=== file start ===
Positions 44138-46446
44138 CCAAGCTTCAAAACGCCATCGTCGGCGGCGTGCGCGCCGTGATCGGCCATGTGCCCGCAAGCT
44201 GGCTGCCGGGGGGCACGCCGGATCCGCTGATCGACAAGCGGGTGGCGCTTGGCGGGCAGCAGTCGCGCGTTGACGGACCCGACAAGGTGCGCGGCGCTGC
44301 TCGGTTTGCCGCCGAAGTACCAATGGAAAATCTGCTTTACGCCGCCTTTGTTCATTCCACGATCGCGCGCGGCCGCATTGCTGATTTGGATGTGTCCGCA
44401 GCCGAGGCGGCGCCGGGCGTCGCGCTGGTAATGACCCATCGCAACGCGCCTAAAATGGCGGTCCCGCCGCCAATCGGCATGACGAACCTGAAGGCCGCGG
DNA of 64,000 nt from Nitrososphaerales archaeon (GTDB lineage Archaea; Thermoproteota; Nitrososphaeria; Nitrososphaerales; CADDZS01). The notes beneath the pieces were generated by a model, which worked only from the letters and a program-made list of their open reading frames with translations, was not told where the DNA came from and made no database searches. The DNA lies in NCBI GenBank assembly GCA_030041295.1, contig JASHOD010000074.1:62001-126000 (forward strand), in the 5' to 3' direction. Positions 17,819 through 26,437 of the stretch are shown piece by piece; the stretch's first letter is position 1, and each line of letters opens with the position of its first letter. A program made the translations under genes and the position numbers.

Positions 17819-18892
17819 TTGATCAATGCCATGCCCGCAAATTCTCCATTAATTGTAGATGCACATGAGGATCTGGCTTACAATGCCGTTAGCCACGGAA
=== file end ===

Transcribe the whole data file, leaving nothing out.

Positions 44138-46446
44138 CCAAGCTTCAAAACGCCATCGTCGGCGGCGTGCGCGCCGTGATCGGCCATGTGCCCGCAAGCT
44201 GGCTGCCGGGGGGCACGCCGGATCCGCTGATCGACAAGCGGGTGGCGCTTGGCGGGCAGCAGTCGCGCGTTGACGGACCCGACAAGGTGCGCGGCGCTGC
44301 TCGGTTTGCCGCCGAAGTACCAATGGAAAATCTGCTTTACGCCGCCTTTGTTCATTCCACGATCGCGCGCGGCCGCATTGCTGATTTGGATGTGTCCGCA
44401 GCCGAGGCGGCGCCGGGCGTCGCGCTGGTAATGACCCATCGCAACGCGCCTAAAATGGCGGTCCCGCCGCCAATCGGCATGACGAACCTGAAGGCCGCGG
DNA of 64,000 nt from Nitrososphaerales archaeon (GTDB lineage Archaea; Thermoproteota; Nitrososphaeria; Nitrososphaerales; CADDZS01). The notes beneath the pieces were generated by a model, which worked only from the letters and a program-made list of their open reading frames with translations, was not told where the DNA came from and made no database searches. The DNA lies in NCBI GenBank assembly GCA_030041295.1, contig JASHOD010000074.1:62001-126000 (forward strand), in the 5' to 3' direction. Positions 17,819 through 26,437 of the stretch are shown piece by piece; the stretch's first letter is position 1, and each line of letters opens with the position of its first letter. A program made the translations under genes and the position numbers.

Positions 17819-18892
17819 TTGATCAATGCCATGCCCGCAAATTCTCCATTAATTGTAGATGCACATGAGGATCTGGCTTACAATGCCGTTAGCCACGGAA